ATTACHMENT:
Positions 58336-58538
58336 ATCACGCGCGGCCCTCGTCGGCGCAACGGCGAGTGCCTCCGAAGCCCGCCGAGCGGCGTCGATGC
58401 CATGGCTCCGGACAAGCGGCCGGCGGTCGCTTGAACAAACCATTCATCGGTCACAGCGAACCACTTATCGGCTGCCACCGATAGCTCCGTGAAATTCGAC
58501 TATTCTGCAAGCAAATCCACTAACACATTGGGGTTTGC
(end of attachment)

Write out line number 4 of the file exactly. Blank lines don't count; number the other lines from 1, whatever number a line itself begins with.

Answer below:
58501 TATTCTGCAAGCAAATCCACTAACACATTGGGGTTTGC